Pipeline Design & Construction: A Practical Approach, Third Edition
6 Transient Flow in Liquid and Gas Pipelines
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Traditionally, pipeline transmission systems have been designed using steady-state simulations, which are sufficient for optimizing a pipeline when supply∕demand scenarios are relatively stable. In the case of gas pipeline, it is also important that flows in and out of the system or storage are not highly variable. In general, steady-state simulations provide the designer with reasonable level of confidence when the system is not subject to radical changes in flow rates or operating conditions.
However, situations that require more than conventional steady-state analysis do arise. These situations include large load factors, surges in mass∕volume flow rates, and the loss of facilities and facility commissioning and operation (e.g., air purging and loading of pipelines; pigging operations). In these and other instances, the designer will want to perform dynamic (or transient) analysis to test the capability of the system, choose its components, and maintain the appropriate level of safety.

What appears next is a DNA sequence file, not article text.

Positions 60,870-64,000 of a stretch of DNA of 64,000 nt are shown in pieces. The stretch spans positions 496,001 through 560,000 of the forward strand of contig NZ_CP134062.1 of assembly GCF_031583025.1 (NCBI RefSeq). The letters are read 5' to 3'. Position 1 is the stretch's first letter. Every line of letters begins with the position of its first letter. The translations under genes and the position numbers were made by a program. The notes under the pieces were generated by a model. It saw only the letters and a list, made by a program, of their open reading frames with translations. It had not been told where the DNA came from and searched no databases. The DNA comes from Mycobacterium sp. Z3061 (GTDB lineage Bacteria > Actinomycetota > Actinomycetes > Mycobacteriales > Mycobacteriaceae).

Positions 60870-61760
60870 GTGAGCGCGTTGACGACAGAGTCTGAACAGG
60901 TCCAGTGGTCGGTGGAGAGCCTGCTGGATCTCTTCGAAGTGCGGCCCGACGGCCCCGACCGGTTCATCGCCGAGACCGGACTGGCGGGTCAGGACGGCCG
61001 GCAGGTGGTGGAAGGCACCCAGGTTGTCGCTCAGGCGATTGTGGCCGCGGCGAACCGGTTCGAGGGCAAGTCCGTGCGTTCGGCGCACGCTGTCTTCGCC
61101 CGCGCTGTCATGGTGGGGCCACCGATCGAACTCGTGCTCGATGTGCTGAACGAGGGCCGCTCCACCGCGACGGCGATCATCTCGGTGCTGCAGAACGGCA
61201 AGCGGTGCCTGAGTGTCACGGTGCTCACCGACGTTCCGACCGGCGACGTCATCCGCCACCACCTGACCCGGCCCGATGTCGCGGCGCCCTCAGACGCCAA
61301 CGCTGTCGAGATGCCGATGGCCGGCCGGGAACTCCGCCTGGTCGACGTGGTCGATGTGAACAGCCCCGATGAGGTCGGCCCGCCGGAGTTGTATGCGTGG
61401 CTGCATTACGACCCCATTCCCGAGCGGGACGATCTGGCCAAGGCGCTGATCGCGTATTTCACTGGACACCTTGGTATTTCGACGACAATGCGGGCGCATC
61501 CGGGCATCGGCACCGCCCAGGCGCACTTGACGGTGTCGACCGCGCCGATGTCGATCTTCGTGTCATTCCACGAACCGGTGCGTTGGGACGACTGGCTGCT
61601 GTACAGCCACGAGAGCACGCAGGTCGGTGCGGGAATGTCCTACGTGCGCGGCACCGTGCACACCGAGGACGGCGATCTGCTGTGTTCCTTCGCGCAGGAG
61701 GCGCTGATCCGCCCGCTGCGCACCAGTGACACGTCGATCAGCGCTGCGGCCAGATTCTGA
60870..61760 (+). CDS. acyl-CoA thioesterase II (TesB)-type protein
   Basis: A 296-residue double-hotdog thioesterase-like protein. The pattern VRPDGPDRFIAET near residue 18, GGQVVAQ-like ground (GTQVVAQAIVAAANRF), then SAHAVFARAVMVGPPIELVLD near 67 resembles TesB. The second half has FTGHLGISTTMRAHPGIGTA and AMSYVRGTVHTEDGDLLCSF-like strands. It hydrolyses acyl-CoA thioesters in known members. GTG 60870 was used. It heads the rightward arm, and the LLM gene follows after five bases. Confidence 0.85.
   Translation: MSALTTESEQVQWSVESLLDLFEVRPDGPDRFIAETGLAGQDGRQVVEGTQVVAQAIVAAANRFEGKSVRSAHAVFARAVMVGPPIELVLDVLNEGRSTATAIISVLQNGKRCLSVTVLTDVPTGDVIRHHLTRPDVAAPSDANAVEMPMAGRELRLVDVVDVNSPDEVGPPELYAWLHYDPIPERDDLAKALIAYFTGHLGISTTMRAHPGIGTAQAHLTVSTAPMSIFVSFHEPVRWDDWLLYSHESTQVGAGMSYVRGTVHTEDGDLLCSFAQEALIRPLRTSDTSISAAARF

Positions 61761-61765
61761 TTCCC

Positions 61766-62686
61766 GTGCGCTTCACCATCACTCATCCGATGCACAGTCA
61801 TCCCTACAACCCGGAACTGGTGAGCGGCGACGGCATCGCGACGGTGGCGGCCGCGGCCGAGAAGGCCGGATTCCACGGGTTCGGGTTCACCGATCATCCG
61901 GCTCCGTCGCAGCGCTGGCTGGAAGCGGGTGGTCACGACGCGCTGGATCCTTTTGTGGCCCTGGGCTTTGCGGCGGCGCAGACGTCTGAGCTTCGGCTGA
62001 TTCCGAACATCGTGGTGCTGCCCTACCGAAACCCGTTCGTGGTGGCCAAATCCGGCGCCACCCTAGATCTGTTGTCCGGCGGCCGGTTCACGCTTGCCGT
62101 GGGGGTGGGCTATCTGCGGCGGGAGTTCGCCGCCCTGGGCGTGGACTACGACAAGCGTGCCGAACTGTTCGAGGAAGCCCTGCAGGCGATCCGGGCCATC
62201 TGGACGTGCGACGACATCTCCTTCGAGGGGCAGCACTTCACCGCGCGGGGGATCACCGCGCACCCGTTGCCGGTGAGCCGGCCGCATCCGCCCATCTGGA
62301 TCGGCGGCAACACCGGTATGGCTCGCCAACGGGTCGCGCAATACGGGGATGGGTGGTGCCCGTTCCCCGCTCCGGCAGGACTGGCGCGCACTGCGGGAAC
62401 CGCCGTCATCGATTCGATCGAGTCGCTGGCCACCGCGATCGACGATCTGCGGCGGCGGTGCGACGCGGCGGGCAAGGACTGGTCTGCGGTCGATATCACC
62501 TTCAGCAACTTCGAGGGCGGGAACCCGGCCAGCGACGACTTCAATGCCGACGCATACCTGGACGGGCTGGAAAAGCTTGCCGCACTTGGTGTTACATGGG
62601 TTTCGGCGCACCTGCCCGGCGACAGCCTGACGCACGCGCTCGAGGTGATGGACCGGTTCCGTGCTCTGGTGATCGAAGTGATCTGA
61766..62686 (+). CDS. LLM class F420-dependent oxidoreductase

This chapter illustrates the importance of transient simulations when designing transmission systems subject to unstable conditions. Example scenarios, from some major projects undertaken by the authors, are used to depict diverse range of dynamic problems. The examples help identify the need for transient analysis, and exemplify the downfalls in system when the analysis is not employed during the optimization and design process.